Despite the efforts that are being made the foot health needs of the aged welfare persons are not being met, and more especially meeting the needs of older people in low-income groups who do not meet State welfare requirements remains an unanswerable problem. This applies particularly to those individuals living in smaller population areas where the opportunity to be treated at medi

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cal schools, podiatry association clinics, and private hospital clinics does not exist. There is no present means or agency to handle this group and the incidence of foot morbidity is high with these individuals.

The California Podiatry Association feels that impetus must be provided so that this challenge can be met. The ultimate goal is the establishment of local community foot clinics (possibly through public health departments) or county foot clinics. Another method of meeting this problem in the rural and sparsely settled areas is through the use of mobile units that might be established in cooperation with other groups, such as dentists, optometrists, nurses, and other therapists. Some new and bold approach must be found if we are to bring adequate foot care to these low-income groups that cannot be serviced through large central community organizations.

Again the stimulus of an active commission in Washington may be the motivating factor needed to get such programs in operation. Certainly, Federal organizing and financial support, at least in the organizational stages, will be imperative if we are to get programs underway that combine the talents of many professions and resources.

Such a commission would also encourage the implementation of decisions and recommendations made by the various State conferences and by the White House Conference on Aging. The California Governor's Conference on Aging in October 1960, cited the need for diagnostic facilities and regional rehabilitation centers. New self-care and other services in hospitals were stressed. Within these structures as well as in independent practice the resources of the dental, optometric, and podiatric professions should be afforded the elderly, according to the conference recommendations.

While the podiatrist is only licensed to treat, both medically and surgically, all conditions of the foot, his examination will often reveal other pathological conditions which are then referred to a physician and surgeon.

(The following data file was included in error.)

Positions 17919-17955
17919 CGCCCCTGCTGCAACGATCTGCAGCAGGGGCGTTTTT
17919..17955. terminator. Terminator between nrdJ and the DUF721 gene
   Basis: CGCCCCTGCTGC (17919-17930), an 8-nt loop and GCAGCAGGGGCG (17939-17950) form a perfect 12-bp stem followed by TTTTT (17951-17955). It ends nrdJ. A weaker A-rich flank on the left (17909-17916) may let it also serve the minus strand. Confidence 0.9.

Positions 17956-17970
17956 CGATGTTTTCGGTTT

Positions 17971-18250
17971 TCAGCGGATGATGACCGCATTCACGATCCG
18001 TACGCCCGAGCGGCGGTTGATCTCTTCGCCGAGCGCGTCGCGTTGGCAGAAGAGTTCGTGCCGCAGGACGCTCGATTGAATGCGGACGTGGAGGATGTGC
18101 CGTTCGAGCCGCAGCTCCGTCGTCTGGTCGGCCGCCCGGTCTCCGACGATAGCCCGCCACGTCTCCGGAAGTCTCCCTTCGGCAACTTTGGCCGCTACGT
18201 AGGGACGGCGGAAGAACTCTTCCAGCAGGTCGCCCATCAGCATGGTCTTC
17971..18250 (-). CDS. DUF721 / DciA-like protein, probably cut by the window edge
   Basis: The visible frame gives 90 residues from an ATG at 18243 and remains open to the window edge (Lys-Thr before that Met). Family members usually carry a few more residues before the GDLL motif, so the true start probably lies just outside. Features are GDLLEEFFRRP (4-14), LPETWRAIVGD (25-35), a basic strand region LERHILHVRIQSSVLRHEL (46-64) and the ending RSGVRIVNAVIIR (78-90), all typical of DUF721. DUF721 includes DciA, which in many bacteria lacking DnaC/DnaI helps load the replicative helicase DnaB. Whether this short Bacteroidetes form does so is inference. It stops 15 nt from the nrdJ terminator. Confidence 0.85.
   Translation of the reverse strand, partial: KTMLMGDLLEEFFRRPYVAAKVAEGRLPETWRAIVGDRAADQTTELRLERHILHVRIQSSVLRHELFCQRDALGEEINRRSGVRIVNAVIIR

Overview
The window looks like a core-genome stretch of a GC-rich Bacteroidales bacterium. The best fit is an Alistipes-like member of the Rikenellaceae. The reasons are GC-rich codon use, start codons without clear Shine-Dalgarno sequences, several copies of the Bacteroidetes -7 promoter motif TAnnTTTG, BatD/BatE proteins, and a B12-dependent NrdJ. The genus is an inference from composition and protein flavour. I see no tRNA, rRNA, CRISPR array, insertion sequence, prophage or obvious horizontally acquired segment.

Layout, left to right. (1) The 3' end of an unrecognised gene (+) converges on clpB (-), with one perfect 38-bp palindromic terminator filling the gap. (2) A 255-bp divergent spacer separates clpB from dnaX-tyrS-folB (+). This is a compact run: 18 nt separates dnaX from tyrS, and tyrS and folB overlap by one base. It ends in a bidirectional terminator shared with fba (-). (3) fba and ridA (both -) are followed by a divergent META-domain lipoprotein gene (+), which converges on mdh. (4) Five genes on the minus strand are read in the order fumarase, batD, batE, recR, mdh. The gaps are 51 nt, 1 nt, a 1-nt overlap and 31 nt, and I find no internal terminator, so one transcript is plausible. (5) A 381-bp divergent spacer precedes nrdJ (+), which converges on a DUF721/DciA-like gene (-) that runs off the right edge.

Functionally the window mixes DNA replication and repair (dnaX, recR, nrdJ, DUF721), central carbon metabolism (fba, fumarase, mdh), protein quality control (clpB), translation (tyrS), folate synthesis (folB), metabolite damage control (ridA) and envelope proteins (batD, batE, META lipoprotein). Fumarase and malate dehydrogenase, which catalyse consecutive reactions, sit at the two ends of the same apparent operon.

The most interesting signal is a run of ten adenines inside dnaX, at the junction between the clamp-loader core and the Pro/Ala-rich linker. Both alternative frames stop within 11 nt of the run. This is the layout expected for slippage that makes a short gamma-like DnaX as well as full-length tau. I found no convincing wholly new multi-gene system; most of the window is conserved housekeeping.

In southern California several bundred nursing homes, retirement homes, sanatoriums, and hospitals have podiatrists in attendance. The demand is growing as the value of comfortable, ambulatory patients is realized by administrators, and medical and nursing personnel.

A partial survey. made recently of the members of the California Podiatry Association, which numbers less than 400 members, found that 100 members of the association were serving 1,000 patients monthly at these institutions and devoting approximately 3,000 hours per month. The survey revealed the following:

(1) Podiatrists and podiatry students have spent 2 hours each Monday morning for the past 22 years giving foot care for the indigent elderly at the Laguna Honda Home operated for the aged by the city and county of San Francisco.

(2) At the California Podiatry College and Hospital 20 podiatrists and 60 students treat 500 patients over 65 each month at foot clinics operated for lowincome groups.

(3) The southern division of the California Podiatry Association operates a foot clinic for low-income groups in Los Angeles with 30 podiatrists participating. Over 400 elderly patients are treated each month.

(4) Other institutions in which podiatrists treat low-income elderly persons are: Eastern Star Home, Los Angeles ; State hospitals at Patton, Napa, Norwalk, and Porterville; Masonic Hospital and Home, Decoto; Motion Picture Hospital and Home, Calabassas ; California Home for the Aged, Reseda ; Los Angeles County Chronic Hospital; City of Hope, Duarte; county and public hospitals in many California cities and counties.

Yet, neglected oldsters are all too common. A large segment of these are of low-income background, but short of welfare recipiency, oldsters on a fixed pension based on preinflation levels, and widows with curtailed social security benefits. If the problems involving these individuals can be met, another group will be able to get necessary preventive treatments to enable them to be active individuals. An increasing number of podiatrists are taking interest in geriatric foot care. A more recent survey than that mentioned above indicates that at this time over 50 percent of the members of the California Podiatry Association were engaged in regular attendance at one of the institutions mentioned or at other retirement or nursing homes, sanatoriums, or hospitals.

The Geriatric Foot Health Committee of the California Podiatry Association has as its major objective the development of an attitude of keeping our senior citizens active and productive by the maintenance of proper foot health. Toward this goal we offer speakers and films, developed by this committee, and which